Vegetables suffer from a bad reputation. “Ugh,” you might think. “They taste terrible and they’re too hard to cook.”
It’s no surprise that despite the health benefits of veggies, few people eat enough of them.
Most adults should eat at least two to three cups of vegetables daily. But barely one in 10 adults actually meets this guideline.
Why are vegetables important? They’re low in calories, packed with nutrients and may help reduce your risk of certain chronic diseases, including heart disease. Vegetables high in potassium – sweet potatoes, spinach, etc. – can help keep your blood pressure at healthy levels.
Vegetables are also full of fiber, which can help reduce blood cholesterol levels. They also fill you up so that you’re less hungry for unhealthy stuff.
Here are nine tasty and easy ways to slip more vegetables into your day:
- Soups and Stews
Fall and winter are the perfect time for comfort food. Be creative and clean out your produce drawer. You can add a variety of vegetables, including carrots, cabbage, spinach and celery, to your soups and stews. Other good additions are onions, winter squash, potatoes and tomatoes.
- Roasted Vegetables
Oven roast vegetables at high temperatures with a small amount of olive oil and garlic for sure-fire palate pleasers. For extra flavor, sprinkle them with fresh herbs or a generous splash of balsamic vinegar. Add a can of chick peas and grated cheese and serve over brown rice or vegetable penne to round out the meal.If you’re looking for a tasty side dish, consider this whole roasted cauliflower with pomegranate and pine nuts recipe. I recently made this dish, and it tasted as good as it looks! I had leftovers the next day for breakfast because I was too excited to wait until dinner to eat this delicious dish.
- Stir Fry
Get out your wok and stir fry a medley of red peppers, green beans, eggplant or cauliflower, broccoli, carrot and mushrooms in a small amount of olive oil. Serve as a side dish, use them to top a baked potato or make the medley a meal by adding it to rice and stir-fried beef, chicken or pork. Watch this video for quick stir-frying tips.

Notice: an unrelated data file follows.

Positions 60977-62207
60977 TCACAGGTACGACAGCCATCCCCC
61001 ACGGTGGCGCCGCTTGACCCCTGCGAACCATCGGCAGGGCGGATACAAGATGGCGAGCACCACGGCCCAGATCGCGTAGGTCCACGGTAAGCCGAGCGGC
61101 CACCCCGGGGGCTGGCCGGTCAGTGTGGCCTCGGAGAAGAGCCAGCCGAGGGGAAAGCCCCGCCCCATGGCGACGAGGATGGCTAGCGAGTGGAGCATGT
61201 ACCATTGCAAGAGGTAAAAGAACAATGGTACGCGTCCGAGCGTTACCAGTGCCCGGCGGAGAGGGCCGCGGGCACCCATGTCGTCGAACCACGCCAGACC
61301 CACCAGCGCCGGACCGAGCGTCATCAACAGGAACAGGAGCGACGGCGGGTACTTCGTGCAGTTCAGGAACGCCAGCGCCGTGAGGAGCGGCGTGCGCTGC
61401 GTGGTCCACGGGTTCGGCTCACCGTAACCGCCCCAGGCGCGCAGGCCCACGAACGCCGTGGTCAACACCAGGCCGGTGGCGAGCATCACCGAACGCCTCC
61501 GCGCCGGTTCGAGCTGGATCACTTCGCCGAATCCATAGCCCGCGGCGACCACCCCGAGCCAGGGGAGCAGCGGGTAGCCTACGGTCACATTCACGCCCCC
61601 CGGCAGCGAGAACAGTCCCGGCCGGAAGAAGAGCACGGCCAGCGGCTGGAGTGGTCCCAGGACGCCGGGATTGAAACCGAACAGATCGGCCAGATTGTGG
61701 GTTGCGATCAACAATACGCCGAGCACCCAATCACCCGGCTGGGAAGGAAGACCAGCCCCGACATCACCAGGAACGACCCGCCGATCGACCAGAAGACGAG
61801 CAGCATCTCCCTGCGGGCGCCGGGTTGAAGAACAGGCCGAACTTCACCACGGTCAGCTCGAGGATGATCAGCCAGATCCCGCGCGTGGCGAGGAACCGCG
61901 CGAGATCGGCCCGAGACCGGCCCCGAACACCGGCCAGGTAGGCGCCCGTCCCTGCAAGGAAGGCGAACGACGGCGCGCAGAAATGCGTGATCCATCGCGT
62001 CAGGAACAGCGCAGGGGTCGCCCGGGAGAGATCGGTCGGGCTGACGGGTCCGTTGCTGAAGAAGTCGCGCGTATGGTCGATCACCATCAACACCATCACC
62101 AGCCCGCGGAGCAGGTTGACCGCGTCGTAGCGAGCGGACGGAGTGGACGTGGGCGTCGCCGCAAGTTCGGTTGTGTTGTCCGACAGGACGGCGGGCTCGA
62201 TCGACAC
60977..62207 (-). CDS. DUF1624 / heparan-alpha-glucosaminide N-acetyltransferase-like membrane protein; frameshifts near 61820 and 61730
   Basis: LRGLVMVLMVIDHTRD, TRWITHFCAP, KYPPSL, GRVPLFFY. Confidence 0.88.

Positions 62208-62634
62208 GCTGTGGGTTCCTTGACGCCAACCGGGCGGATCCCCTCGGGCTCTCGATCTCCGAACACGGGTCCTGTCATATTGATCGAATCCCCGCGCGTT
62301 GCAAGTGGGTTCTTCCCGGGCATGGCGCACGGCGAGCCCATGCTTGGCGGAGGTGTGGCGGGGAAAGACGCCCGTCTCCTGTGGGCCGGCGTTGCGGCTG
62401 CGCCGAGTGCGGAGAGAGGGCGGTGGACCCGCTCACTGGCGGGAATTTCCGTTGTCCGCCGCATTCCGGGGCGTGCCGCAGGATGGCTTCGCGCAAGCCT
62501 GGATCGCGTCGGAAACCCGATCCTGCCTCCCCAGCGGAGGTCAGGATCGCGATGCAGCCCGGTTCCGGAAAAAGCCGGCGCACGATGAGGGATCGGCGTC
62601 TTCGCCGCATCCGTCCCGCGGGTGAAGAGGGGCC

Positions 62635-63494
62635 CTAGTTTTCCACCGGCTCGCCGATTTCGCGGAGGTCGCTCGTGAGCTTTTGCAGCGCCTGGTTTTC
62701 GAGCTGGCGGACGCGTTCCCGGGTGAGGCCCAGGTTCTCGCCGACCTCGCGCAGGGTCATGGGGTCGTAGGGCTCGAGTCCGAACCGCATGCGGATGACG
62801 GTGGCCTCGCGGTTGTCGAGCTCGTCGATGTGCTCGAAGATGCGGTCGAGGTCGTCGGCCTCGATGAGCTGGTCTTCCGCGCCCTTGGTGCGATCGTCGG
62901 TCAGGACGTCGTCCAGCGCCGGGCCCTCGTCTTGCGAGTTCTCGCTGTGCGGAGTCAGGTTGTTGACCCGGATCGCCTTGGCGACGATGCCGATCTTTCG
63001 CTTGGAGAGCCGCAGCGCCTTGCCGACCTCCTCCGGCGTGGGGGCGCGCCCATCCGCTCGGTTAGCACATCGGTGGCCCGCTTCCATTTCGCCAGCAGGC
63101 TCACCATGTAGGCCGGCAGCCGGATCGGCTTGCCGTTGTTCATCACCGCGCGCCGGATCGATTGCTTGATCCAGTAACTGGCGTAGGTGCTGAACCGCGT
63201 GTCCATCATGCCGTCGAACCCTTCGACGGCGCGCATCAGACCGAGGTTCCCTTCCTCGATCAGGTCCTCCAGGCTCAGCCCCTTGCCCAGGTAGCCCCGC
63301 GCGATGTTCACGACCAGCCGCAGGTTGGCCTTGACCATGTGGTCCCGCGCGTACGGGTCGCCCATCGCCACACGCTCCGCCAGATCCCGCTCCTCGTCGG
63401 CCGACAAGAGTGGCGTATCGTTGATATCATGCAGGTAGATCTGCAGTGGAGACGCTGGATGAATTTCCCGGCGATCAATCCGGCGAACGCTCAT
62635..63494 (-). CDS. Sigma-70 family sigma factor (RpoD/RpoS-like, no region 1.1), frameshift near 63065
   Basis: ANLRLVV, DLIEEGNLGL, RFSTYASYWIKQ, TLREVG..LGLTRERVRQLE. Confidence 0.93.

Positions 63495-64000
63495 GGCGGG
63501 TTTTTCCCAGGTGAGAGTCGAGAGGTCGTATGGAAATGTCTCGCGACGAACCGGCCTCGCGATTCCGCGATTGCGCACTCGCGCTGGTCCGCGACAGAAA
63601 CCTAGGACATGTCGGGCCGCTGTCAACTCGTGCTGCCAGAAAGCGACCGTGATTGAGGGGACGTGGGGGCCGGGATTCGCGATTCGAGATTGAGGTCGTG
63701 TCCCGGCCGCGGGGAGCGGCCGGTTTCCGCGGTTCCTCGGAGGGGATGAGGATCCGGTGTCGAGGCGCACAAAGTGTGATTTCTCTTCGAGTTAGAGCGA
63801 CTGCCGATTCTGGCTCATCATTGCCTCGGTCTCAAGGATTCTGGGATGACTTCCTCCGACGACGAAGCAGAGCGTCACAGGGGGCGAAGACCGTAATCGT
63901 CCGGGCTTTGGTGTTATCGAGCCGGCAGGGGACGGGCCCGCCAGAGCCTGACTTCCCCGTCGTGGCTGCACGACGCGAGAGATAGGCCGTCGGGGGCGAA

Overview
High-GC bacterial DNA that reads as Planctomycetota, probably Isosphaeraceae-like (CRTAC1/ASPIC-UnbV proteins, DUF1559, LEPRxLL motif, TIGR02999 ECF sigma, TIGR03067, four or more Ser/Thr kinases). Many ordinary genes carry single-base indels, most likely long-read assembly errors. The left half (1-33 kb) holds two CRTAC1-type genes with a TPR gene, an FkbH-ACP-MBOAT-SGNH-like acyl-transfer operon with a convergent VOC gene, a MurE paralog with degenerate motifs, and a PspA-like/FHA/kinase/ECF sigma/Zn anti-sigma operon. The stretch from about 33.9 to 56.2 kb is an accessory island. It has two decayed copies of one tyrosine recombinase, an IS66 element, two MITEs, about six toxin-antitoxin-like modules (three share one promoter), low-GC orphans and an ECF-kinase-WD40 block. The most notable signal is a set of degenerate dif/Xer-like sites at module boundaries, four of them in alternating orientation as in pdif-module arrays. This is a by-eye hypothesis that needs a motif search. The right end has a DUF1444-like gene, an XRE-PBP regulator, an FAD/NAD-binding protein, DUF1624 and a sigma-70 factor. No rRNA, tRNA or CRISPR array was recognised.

The deeper the color and the more variety of vegetables you add to a base of spring greens or lettuce, the healthier and more eye-appealing your salad will be. Here are a few suggestions for vegetables to add to your salad: carrots, red onions, mushrooms, cucumbers, beets, avocados, tomatoes, red cabbage, zucchini and red, green or yellow peppers.
Instead of topping your pizza with pepperoni, experiment with different vegetables, including asparagus, beets, zucchini, eggplant, artichokes or Brussels sprouts. Make your pizza even healthier by using a whole grain crust and grated low-fat mozzarella cheese. Try this kid-friendly veggie pizza.
Drink your greens. Add spinach or kale to a fruit and yogurt-based smoothie. Whether you make your own smoothie (it takes less time than toasting a bagel) or buy it ready-made, you won’t taste the added vegetables, but you’ll be getting an extra serving of produce without even trying. Freeze the leftover mixture in a freezer pop mold for a refreshing snack.Check out this recipe. Combine the following in a blender and enjoy: 1 tablespoon of almond butter, ½ cup of fresh spinach, 1 cup of unsweetened almond milk, ½ a frozen banana and ½ teaspoon of cinnamon. One serving is about 190 calories.
Keep a supply of washed, cut-up raw vegetables in the front of your refrigerator. When you’re looking for something quick to eat, you can grab and go. For added flavor, dip them in a hummus or a yogurt mix. Check out the calorie count on this snack: 1 cup carrots (45 calories), broccoli (30 calories), or bell peppers (30 calories) with 2 tablespoons of hummus (46 calories).
Add fresh or cooked vegetables to an omelet or scrambled eggs or make a breakfast burrito by wrapping scrambled eggs, peppers, onions, tomatoes and reduced-fat cheese in a flour tortilla. For a tasty treat, try this veggie quiche; reheat leftovers for a quick lunch or dinner.
- Seasonal Produce
Always check to see which fruits and vegetables are in season in the fall, winter, spring and summer. When you eat fruits and veggies that are in season, you’re eating foods that are at their peak for flavor and freshness.
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